As far as people not being considered whole until they meet their "soulmate" - well, that's just crap. That attaches a whole other unrealistic ideal to the person you're dating and your relationship with them and I think unrealistic expectations in any form are unhealthy and doomed to failure.

I'm sorry that you've had crappy friends who have behaved badly towards you when they've gotten in relationships. That's happened to me as well. And I worked really hard to not do that when I found Mr. Man. But I'm sure some of my friends would say I gave up some of my individuality when we were married. And maybe that's true to a certain extent. But there were some changes I had to make in my life in order to start a happy life with this guy and I've done my best to not begrudge my friends when they've made life decisions I haven't always agreed with either.

I'm sorry that woman has clearly had such bad experiences to cause her to become so bitter towards all relationships. And I'm extremely sorry to see her giving people advice on a subject about which she clearly has personal issues to work through before throwing any stones.

Wednesday, February 16, 2005 11:23:00 PM  
Blogger Kirkkitsch said...

Wow, it looks like I finally blogged about something that people were interested enough in to get fired up about. Yippee!

I agree with the whole "embarrassment" factor. What's THAT about? I never understood the whole mind set behind someone's sense of self worth being wrapped up in someone else.

Ooh, your second paragraph made me rethink about the whole friendship thing. It never dawned on me that friends who "magically" had time for me when they were single, yet were forever "busy" once they became part of a couple, as staving off solitude. Food for thought and very insightful.

And to answer your question about why I put up with such behavior from married "friends"/couples, it WAS because of loneliness, pure and simple. I'll admit that. Once you reach a certain age friends get harder to come by and I guess I settled for what I could get at the time. However, in all honesty, it was a somewhat symbiotic relationship. They made time for me when THEY got bored or felt obligated to and I, in turn, used them as a loneliness fix, once I saw what kind of "friends" they were turning out to be. Think of it as Dial-A-Date.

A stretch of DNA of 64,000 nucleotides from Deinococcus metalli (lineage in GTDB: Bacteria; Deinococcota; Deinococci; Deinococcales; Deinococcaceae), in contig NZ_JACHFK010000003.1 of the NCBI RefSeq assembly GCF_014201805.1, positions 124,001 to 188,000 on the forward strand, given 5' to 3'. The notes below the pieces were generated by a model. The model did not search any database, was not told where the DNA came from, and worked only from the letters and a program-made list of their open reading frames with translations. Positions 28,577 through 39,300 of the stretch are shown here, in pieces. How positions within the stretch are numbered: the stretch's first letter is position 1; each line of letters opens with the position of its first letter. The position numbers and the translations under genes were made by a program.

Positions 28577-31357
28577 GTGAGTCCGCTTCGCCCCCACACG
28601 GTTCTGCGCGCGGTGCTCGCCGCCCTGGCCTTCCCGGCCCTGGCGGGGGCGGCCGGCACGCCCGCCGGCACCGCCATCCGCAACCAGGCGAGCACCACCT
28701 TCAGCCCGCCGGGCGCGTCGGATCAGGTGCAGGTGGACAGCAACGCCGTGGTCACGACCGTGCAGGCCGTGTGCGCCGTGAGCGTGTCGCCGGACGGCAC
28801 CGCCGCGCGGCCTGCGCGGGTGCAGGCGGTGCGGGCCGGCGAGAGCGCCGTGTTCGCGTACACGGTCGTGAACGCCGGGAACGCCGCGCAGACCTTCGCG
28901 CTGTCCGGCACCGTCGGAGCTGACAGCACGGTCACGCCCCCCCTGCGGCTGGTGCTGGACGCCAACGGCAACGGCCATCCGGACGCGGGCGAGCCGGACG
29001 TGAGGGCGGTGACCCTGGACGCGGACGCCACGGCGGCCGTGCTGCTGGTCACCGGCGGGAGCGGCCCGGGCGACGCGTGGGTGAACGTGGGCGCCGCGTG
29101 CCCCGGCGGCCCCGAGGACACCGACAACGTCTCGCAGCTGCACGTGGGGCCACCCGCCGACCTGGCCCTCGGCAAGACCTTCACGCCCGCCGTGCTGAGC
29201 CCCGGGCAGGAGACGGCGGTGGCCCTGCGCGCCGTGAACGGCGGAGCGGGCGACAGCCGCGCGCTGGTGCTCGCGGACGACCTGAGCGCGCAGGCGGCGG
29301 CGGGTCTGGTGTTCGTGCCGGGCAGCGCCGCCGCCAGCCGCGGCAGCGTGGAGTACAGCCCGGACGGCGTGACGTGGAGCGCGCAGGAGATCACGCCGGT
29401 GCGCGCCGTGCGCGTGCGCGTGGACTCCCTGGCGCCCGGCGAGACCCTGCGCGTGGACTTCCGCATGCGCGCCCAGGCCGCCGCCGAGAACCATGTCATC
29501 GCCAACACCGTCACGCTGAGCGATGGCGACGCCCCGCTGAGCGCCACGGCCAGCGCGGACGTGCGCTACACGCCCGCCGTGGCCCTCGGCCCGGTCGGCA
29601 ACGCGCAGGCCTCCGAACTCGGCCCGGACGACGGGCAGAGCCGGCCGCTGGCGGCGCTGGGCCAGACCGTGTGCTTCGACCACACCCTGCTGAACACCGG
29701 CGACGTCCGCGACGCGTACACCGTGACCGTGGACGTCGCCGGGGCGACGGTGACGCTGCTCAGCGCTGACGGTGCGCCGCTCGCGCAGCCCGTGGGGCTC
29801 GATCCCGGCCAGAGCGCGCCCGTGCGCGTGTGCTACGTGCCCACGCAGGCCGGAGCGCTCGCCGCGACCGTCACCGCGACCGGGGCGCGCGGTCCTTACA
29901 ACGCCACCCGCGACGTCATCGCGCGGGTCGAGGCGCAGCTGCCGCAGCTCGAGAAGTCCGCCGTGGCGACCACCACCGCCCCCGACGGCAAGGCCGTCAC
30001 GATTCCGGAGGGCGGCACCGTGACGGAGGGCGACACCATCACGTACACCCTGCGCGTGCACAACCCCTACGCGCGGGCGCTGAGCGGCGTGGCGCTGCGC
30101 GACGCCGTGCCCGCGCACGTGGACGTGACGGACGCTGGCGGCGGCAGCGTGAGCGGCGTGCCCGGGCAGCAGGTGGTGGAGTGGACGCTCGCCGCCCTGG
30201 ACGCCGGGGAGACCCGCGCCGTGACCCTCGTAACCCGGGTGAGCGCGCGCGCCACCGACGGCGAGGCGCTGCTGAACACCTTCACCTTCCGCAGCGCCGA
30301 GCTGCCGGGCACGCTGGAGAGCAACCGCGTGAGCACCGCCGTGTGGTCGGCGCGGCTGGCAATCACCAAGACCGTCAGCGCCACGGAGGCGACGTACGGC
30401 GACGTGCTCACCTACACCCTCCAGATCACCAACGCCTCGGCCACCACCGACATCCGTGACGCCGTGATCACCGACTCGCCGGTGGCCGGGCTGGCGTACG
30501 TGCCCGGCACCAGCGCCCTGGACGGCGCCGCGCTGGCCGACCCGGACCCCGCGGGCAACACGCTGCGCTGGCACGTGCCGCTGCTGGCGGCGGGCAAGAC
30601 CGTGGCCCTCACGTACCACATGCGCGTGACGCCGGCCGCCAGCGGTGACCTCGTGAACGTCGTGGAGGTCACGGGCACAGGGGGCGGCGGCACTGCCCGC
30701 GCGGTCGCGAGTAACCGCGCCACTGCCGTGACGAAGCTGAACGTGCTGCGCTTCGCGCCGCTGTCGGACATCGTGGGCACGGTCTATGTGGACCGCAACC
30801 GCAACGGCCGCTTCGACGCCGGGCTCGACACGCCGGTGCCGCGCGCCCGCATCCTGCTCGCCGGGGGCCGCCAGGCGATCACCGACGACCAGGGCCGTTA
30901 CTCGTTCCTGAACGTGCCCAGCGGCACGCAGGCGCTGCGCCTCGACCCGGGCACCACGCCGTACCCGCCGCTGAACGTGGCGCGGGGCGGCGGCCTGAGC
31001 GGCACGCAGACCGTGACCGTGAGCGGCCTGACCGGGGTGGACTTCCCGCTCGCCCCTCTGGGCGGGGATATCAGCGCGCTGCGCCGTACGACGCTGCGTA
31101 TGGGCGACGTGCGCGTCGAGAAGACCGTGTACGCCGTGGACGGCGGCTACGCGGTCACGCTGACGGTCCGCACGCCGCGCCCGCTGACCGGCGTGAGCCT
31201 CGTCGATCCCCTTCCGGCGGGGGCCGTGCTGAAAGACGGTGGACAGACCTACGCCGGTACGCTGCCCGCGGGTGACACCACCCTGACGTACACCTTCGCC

Though I do still get lonely periodically, I am proud that I (unlike a lot of my friends) am just as comfortable eating lunch alone in a restaurant as I am having lunch with a friend. This also applies to going to the movies, events, holidays, etc. To most of the populous it's probably seen as "sad" or pitiful, but I'm comfortable in the knowledge that I can exist with or without the crutches that increasingly more and more people seem to have come to rely on these days.

Thanks for commenting!

You seem to not be alone in your opinion of the columnist. Due to my past experiences with people, I too must admit to being one of those people who fluffs the ol' blanket statement when it comes to certain topics. Coupledom being one of them. However, I couldn't agree more that if a relationship never changed and was forever sealed in some kind of timeless vacuum, it WOULD be boring. And, at the risk of sounding sappy, neither one of you would "grow" as individuals. Also boring.

I'll admit because of my personal experiences with "coupledom" I too am quite cynical when it comes to surrendering my independence. AND I'll also admit I do have a tendency to project my expectations on to friendships, who when they aren't met, I eventually lose interest in. But in my defense, I don't consider common courtesy to be a "luxury" that I must earn. I have gone through a lot of "friends" in the past 15 years and one can't help but become somewhat bitter over that experience. I've often wondered what I could have done to "save" some of them, but in most cases, it simply wasn't my fault. This isn't to say I'm perfect, but I am also insightful and realistic enough to know when I am on the receiving end of a one-way friendship. Like it or not, it's shaped my perception of people and my expectations.

I'm willing to take the blame for failed friendships, and have on more than one occasion (5 to be exact) extended the ol' olive branch all in the name of saving what I considered a worthwhile friendship. And even though, I wasn't the instigator of the problem, I've been shot down all 5 times. I'm simply at a point in my life where I'm not content to be the one making all the phone calls, hosting all the get-togethers, sending all the special-occasion cards, remembering all the birthdays and/or being the one to wait and wonder if someone is going to actually be on time, call and let me know they're running late and/or show up at all. I deserve just as much consideration and common courtesy as any boyfriend/girlfriend/husband and/or wife does.

Now if I could only get my own column in the local newspaper... lol!

Thanks for stopping by and commenting! :)

Thursday, February 17, 2005 1:41:00 AM  
Blogger Mariana said...

You know Kirk, now YOU have given me food for thought -- why don't you make you own agony column on your blog? People could ask you questions on how you would solve their problems if you were in their shoes. Now that's something I'd like to see, Kirk the agony uncle... ;)

Thursday, February 17, 2005 7:12:00 AM  
Blogger Jane said...

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Tuesday, April 05, 2005 2:22:00 AM